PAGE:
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النشر الإلكتروني

Freedom in the Church

CHAPTER I

RULING PRINCIPLES OF THE ANGLICAN CHURCH IN THE AGE OF THE REFORMATION

AMONG the more important changes which the Church made at the Reformation constituting its characteristics as the national Church of England, with which the American Episcopal Church is in agreement, are these:

In the first place the Augustinian theology in its dogmatic limitation was rejected, by making the emphatic assertion, which went to the root of Augustinianism and of the Calvinism then rising into power, that humanity had been potentially redeemed in Christ, or in the words of the Church Catechism, "I learn to believe in God the Son, who hath redeemed me and all mankind." For this was the negation of both Augustine and Calvin, that mankind had not been redeemed; that the world still lay under the curse and was a lost and ruined world even after the advent of Christ; that redemption

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was still something to be achieved, - it had been made possible for some, it had not actually been accomplished for all mankind or for the world. This thought of an actual and universal redemption occurs again in the prayer of general thanksgiving: "We thank Thee for the redemption of the world by our Lord Jesus Christ.” In the light of this truth, the dogmas of election, preterition, or reprobation lose their severity and change their character; embodying the inevitable comment on the realities of life, demanding recognition for their spiritual value; their modification or rejection when they become hinderances to the Christian life. (Article XVII.1)

Having got rid of the great negation which had kept the world in bondage in the Middle Ages, and was again in its Calvinistic form

1 One of the common objections to the Thirty-nine Articles is that they teach (Art. XVII) the Calvinistic doctrine of predestination. But when this Article is prefaced, as it should be, by the larger doctrine of the Church Catechism, that Christ "hath redeemed me and all mankind," its language assumes the tone of common life, of literature, rather than of dogma. It is true, and who would have it otherwise, that the assurance of being called (vocation) is a most blessed one; while those who have it not are warned against the danger involved in dwelling upon its absence from their experience. Theology like this is not Calvinistic, nor Arminian; it is the attitude of a great Church, based upon the Gospel and illustrated by the realities of life.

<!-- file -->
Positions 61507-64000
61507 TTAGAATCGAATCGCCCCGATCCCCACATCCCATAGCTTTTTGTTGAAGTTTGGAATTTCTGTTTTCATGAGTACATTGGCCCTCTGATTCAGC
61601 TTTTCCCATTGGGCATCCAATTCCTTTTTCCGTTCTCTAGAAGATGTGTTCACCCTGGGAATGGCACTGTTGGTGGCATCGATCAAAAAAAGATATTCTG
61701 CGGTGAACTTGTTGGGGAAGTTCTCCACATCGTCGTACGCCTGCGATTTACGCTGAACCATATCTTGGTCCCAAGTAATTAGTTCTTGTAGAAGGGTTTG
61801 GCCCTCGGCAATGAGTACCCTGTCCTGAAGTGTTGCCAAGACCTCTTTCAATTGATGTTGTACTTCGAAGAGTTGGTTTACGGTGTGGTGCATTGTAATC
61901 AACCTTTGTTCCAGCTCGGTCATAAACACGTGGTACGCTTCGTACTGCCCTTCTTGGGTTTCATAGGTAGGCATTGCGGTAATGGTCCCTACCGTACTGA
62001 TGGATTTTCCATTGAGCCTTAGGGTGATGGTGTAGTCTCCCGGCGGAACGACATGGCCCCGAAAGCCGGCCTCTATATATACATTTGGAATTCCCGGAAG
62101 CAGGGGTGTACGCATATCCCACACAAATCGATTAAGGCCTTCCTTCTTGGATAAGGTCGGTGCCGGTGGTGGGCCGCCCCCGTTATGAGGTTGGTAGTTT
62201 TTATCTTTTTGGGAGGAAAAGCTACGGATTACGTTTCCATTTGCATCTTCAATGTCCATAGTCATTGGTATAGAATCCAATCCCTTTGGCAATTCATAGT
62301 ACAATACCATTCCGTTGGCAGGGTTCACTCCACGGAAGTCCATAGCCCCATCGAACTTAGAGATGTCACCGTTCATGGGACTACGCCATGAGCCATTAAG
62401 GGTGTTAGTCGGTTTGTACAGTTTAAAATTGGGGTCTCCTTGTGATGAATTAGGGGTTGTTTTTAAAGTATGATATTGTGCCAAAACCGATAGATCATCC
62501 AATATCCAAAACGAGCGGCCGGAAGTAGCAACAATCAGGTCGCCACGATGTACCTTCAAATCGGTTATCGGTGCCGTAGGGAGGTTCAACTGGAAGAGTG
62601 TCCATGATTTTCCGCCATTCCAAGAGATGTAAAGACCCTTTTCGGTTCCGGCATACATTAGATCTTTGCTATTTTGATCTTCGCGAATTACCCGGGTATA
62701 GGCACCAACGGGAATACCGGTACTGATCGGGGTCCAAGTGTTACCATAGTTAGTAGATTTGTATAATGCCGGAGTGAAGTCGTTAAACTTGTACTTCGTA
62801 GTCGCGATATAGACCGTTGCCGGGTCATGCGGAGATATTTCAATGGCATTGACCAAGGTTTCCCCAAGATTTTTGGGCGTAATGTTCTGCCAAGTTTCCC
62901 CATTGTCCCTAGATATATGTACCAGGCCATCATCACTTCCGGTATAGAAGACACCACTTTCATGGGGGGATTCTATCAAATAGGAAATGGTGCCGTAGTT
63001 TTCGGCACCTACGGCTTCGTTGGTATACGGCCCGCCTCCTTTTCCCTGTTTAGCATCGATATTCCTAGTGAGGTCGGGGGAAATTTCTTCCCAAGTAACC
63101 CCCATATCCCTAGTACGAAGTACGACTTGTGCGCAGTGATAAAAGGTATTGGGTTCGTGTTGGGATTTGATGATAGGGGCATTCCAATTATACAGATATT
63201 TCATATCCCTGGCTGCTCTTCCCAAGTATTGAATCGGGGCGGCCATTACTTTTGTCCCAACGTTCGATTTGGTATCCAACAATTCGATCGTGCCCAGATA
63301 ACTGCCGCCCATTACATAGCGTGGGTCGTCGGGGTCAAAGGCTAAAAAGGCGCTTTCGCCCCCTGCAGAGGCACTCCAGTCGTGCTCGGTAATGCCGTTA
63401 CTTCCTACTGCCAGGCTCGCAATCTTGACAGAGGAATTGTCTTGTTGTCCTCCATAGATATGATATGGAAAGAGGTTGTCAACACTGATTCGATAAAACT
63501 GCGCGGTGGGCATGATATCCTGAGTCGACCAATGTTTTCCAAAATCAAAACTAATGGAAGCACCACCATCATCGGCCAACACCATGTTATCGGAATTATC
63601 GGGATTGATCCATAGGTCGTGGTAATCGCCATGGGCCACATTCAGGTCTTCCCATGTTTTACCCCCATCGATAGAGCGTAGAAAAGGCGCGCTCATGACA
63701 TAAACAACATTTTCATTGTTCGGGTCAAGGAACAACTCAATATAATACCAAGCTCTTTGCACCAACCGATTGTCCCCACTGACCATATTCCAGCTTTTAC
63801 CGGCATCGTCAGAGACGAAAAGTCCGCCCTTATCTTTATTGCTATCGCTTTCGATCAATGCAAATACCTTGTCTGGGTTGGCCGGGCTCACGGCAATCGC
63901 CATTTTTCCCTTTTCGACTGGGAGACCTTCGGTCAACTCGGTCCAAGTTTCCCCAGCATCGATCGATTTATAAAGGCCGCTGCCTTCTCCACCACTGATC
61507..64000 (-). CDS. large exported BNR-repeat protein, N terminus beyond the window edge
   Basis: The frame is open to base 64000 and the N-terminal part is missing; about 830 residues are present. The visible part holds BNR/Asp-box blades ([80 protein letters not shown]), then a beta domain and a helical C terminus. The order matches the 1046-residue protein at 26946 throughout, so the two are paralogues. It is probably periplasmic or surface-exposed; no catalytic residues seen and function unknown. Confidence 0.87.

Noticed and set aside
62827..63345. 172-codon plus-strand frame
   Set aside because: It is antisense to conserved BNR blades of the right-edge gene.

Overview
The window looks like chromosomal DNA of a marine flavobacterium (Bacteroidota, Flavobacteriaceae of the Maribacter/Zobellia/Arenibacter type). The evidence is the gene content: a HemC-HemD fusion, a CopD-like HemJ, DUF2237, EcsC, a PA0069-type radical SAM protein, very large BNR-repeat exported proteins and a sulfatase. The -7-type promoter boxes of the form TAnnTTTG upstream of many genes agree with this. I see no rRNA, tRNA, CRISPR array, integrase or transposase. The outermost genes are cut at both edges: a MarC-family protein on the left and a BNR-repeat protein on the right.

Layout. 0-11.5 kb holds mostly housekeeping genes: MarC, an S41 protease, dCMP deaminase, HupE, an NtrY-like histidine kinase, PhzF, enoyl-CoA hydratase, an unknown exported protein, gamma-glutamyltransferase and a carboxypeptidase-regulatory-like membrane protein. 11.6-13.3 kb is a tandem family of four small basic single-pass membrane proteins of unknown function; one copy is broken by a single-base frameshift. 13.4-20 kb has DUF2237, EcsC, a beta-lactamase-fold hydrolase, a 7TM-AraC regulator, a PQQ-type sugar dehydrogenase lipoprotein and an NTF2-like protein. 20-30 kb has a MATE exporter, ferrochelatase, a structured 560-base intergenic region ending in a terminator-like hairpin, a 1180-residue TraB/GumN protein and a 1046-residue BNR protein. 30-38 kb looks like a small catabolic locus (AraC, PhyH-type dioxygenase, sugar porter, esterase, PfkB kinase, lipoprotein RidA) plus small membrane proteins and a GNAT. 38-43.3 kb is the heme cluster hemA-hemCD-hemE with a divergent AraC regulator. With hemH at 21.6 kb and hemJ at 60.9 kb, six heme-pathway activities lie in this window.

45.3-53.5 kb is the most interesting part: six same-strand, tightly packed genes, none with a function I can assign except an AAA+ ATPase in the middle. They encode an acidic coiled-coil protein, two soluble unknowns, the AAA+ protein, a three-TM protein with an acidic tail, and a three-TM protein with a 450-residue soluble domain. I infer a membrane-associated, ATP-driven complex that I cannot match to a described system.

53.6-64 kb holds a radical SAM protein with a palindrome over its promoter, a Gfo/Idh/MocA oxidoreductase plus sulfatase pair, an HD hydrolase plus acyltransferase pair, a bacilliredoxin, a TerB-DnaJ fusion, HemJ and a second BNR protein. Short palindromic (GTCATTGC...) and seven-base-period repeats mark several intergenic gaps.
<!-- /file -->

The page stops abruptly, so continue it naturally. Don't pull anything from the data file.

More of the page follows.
threatening human freedom in the age of the Reformation, the Anglican Church reproduces the ancient Catholic charter of human freedom,

the doctrine of the Trinity. In no other church in Christendom is so great prominence given to this central all-inclusive doctrine. In almost every part of the Prayer Book it appears, it is the constant, ever-recurring refrain, it opens the service, it is appended to every psalm and canticle, it is the essence of the creeds, the formula of blessing. It would not have been made so prominent if it were not closely connected with that which is most dear to every human heart, freedom from fear in the inner life of the soul, and freedom from the shackles without, from every tyranny whether of church or state. For the doctrine brings freedom by the proclamation of the coequality of the Son with the Father; since Christ therefore is placed above kings; and thrones must henceforth retain their power by obedience to the will of Christ, - as the Lord Christ hath commanded. On this basis kingship in the English nation rested, and on this foundation it stood secure.

The doctrine of the Trinity is the Magna Charta of ecclesiastical and religious liberty as against any invasion of liberty proceeding from

the secular throne. So long as kings acknowledge Christ as their head and master, the process must be toward emancipation of peoples from every form of bondage. But there were other forms of bondage which hampered the intellect and the conscience and prevented men from entering into the full possession of their inheritance. And one of these was an ancient error which obscured the Lordship of Christ and tended to make His presence and power inoperative. The Anglican Church set forth anew the doctrine of the Incarnation, and placed it again on an historic basis, by refusing any longer to ascribe to the Virgin Mother titles or attributes which exalted her above her Son -. or led to her worship and finally to her practical installation in the place of Christ. This was one of the chief sources of evil in the Church before the Reformation, nullifying the Christian faith, tending to reduce it to the old nature worship of the heathen world. The Anglican Church directed the axe to the root of the evil when it rejected from its formularies the title Mother of God (EOTÓKOs) as applied to Mary. Another designation of Mary, as "ever Virgin," was also rejected. The absence of these designations is striking, when one compares the Anglican ritual with the unreformed ritual of

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